Posted in | Strain Gauges

Aircraft Foil Strain Sensors: Model DTD2684 Series

Columbia’s Foil Strain Sensors are more accurate than previous, less accurate counting accelerometer systems when measuring the fatigue stress encountered by aircraft under varied circumstances of speed, weight and mission configuration.

These sensors provide more precise monitoring of important undercarriage components and surfaces for possible fatigue damage caused by high-stress maneuvers, thousands of flying hours and landings. These sensors are also appropriate for normal laboratory applications due to their simplicity and dependability.

These sensors come with a variety of sensitive axis orientations to choose from.

The DTD2684 -1, -2, -3, -4, -5 sensors are flight-qualified and have been the industry standard since their introduction in the early 1980s. Models DTD2684-11, -12, -13, -14 have the same precision, robustness and convenience of installation but with a different sensitive axis direction.

Models for compensating materials typically utilized in aircraft structural production are available. The Columbia Model 5802 Strain Gage Amplifier is used to boost sensor readings and provide strain and temperature outputs.

Note: Exports from the United States are subjected to the Export Administration Regulations (EAR) and/or the International Traffic in Arms Regulations (ITAR) authorization procedures.

  • Flight Qualified
  • High Output — Two Active Arms
  • Ease of Installation
  • Choice of Sensitive Axis Orientation

Specifications

Operational

Table 1. Source: Columbia Research Laboratories, Inc.

Operational 1 Series DTD2684
Input Resistance 1000Ω, ±2%
Sensitivity 1.025 (±1 %) mV/V/1000 μϵ
Rated Excitation Voltage 10.0 VDC
Linearity ±0.5% Max.
Zero Offset ±0.5 mV/V Typ.
Operating Range -3500 to +5000 μϵ
Output Resistance 1000Ω, ±2%
Sensitivity Shift ±0.013%/°F
Hysteresis, Repeatability ±0.5% Max.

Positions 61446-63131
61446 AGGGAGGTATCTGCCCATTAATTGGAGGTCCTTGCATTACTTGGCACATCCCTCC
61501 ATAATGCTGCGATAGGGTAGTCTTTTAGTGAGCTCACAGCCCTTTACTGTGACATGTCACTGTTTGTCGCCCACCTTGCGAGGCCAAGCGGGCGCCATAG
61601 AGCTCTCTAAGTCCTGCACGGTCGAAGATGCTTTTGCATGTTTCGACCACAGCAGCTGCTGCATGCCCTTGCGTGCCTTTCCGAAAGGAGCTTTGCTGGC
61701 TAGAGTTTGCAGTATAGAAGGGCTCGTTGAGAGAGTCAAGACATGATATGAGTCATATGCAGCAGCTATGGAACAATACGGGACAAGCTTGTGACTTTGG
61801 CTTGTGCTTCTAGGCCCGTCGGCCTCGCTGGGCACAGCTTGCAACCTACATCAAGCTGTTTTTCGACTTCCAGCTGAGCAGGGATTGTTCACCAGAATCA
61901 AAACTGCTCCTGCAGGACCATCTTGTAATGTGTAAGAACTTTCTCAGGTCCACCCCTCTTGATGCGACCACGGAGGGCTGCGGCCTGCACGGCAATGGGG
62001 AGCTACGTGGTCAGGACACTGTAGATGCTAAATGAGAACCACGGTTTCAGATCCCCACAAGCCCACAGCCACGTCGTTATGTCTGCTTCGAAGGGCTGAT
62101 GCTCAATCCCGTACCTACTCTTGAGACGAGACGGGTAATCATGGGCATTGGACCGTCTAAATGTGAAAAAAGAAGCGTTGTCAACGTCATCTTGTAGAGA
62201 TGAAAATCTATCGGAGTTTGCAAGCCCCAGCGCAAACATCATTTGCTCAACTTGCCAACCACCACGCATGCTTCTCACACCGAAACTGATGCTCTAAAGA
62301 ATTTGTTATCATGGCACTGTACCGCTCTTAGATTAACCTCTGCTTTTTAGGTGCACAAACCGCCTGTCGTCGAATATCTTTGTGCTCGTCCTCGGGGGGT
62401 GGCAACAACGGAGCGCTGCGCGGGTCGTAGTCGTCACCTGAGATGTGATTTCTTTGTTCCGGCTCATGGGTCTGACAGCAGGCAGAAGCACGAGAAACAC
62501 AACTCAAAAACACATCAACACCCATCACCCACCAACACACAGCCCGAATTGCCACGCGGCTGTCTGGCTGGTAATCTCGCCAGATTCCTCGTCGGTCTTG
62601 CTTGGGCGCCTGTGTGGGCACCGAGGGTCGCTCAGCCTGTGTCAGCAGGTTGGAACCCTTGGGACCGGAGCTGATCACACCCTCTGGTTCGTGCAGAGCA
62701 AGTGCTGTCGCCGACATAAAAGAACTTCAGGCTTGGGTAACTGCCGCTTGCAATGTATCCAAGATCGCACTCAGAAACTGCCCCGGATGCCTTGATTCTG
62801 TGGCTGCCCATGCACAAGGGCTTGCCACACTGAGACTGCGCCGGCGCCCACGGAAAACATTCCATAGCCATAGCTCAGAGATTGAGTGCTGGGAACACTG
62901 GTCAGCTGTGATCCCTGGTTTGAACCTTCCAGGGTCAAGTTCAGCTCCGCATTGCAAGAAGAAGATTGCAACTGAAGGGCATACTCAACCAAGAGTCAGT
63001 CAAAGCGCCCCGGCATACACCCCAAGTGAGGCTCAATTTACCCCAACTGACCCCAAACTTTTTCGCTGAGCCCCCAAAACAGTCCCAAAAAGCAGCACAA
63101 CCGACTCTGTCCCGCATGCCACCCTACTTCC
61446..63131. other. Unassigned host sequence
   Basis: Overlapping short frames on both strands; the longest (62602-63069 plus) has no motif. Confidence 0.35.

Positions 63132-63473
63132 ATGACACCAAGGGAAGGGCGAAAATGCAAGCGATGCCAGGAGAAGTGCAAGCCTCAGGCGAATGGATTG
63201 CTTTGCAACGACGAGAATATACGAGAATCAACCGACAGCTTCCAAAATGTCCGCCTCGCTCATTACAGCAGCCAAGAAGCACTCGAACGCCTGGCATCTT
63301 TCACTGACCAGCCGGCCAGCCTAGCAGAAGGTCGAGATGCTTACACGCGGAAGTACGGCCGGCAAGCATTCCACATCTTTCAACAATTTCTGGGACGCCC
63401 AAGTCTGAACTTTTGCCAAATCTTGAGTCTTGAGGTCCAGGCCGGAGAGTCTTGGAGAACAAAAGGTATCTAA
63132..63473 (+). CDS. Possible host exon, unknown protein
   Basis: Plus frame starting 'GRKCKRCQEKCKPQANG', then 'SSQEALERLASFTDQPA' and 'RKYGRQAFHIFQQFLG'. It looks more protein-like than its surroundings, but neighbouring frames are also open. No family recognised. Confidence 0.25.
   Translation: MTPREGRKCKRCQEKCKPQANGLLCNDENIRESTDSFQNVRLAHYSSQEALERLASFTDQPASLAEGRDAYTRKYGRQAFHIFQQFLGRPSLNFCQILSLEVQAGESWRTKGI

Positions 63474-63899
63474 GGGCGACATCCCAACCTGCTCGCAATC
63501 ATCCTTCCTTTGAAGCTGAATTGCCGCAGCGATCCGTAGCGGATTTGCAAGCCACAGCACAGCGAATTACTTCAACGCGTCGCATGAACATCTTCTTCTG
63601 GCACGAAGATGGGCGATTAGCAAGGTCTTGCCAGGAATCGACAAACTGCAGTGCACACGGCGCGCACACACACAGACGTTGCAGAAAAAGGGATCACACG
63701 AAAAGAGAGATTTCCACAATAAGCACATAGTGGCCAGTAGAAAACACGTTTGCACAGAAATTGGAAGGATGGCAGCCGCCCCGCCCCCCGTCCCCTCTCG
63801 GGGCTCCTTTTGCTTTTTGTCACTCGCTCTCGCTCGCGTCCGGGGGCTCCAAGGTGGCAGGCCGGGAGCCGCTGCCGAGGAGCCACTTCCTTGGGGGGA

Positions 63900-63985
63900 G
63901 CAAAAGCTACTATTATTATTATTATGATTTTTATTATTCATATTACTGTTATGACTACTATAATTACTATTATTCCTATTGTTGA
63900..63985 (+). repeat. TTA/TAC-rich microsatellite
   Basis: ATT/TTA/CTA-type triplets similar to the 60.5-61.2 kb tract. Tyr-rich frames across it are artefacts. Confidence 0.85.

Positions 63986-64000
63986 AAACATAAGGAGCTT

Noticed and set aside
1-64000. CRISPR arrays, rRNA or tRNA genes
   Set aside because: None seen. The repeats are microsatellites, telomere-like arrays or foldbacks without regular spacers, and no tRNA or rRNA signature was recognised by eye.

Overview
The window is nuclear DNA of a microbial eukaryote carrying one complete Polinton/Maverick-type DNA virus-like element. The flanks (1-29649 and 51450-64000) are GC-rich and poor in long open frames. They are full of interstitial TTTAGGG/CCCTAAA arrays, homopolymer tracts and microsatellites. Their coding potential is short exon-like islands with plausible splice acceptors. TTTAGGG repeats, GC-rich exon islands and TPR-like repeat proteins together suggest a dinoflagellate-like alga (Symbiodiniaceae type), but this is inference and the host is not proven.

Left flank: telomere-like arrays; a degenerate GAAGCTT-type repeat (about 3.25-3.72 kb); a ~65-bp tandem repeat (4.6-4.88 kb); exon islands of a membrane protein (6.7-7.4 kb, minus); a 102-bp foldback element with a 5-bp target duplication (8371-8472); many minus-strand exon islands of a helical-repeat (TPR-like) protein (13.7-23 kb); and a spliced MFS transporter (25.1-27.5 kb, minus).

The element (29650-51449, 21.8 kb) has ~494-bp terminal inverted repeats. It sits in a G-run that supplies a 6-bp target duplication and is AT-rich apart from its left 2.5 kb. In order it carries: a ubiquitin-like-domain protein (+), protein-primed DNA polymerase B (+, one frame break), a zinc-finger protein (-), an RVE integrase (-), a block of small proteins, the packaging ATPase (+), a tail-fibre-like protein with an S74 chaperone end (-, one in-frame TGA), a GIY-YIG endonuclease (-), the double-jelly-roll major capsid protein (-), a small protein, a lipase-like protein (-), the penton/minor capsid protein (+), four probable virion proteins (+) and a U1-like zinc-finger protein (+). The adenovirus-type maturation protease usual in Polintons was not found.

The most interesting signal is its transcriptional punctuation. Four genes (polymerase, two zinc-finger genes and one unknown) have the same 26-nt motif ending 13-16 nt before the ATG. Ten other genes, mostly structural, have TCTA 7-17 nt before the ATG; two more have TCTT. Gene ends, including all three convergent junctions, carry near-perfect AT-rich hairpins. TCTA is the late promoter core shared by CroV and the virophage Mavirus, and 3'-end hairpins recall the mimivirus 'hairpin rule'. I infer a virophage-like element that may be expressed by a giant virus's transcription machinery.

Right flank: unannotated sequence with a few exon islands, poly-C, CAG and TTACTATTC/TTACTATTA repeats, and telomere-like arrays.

Zero Shift ±0.00025 mV/V/°F Typ.
Creep <0.5%, 5 Min. @ 5000 μϵ

 

Environmental

Table 2. Source: Columbia Research Laboratories, Inc.

Environmental 2 Series DTD2684
Temperature Range -54° to +125 °C
Vibration 30 g, 10 Hz to 2 KHz
Humidity MIL-STD-202 Method 103B
Salt Spray MIL-STD-202 Method 101D (168 Hours)
Insulation Resistance 100 Meg. min @ 500 VDC
Dielectric Strength 1050 VRMS, 60 Hz, 1 Min.
Altitude Sea Level to 70,000 Ft.
Flammability MIL-STD-202 Method 111A
Shock 100 g, 11 mSec
Fluids Resistance to short term exposure to fuel, lubricating oils and hydraulic fluids

 

Physical

Table 3. Source: Columbia Research Laboratories, Inc.

Physical Series DTD2684
Size 0.560" x 0.560” x 0.150" Thick
Encapsulation Silicone Rubber per MIL-S-23586A Type I, Class 2, Grade A
Weight Approx. 13 gms (Depending on the length of the leads)
Matrix 0.001" Polyimide
Leads #26AWG, Teflon Ins, SPC, 12" Min.

 

1 @25 °C. 2 Installed Gage

Schematic Diagram

Aircraft Foil Strain Sensors: Model DTD2684 Series

Image Credit: Columbia Research Laboratories, Inc.

Typical Installation of Old Style Strain Gages. 1. Bolt or rivet removed from assembly; 2. Dummy gage(s) bonded to “Z Tab” of same material as structure; 3. Active gage bonded to structure under test; 4. “Z Tab” mounted to structure with bond or rivet; 5. Strain gage leads interwired and soldered to junction block; and 6. Entire unit covered with protective material.

Typical Installation of Old Style Strain Gages. 1. Bolt or rivet removed from assembly; 2. Dummy gage(s) bonded to “Z Tab” of same material as structure; 3. Active gage bonded to structure under test; 4. “Z Tab” mounted to structure with bond or rivet; 5. Strain gage leads interwired and soldered to junction block; and 6. Entire unit covered with protective material. Image Credit: Columbia Research Laboratories, Inc.

Installation of Columbia Strain Sensor. 1. Strain Sensor bonded to surface under test; 2. Leads connected to wire harness; and 3. Coat sensor and wires with waterproofing material.

Installation of Columbia Strain Sensor. 1. Strain Sensor bonded to surface under test; 2. Leads connected to wire harness; and 3. Coat sensor and wires with waterproofing material. Image Credit: Columbia Research Laboratories, Inc.

Ordering Information (Note Sensitive Axis)

Table 4. Source: Columbia Research Laboratories, Inc.

Model Lead Length Compensating Material
DTD2684-1 48" Aluminum 7075-T6 or 7050-T73651, IVD
DTD2684-11 48"
DTD2684-2 24" Steel, AISI 4130 or HP9-4-.20
DTD2684-12 48"
DTD2684-3 48" Titanium TI-6AL-4V Annealed
DTD2684-13 48"
DTD2684-4 24" Carbon/Epoxy MMS 549 Type 1
DTD2684-5 48"
DTD2684-14 48"

 

Advantages

  • Twice as much output
  • A higher level of precision
  • No compromise on structural integrity
  • Installation time is reduced
  • Optimal temperature compensation

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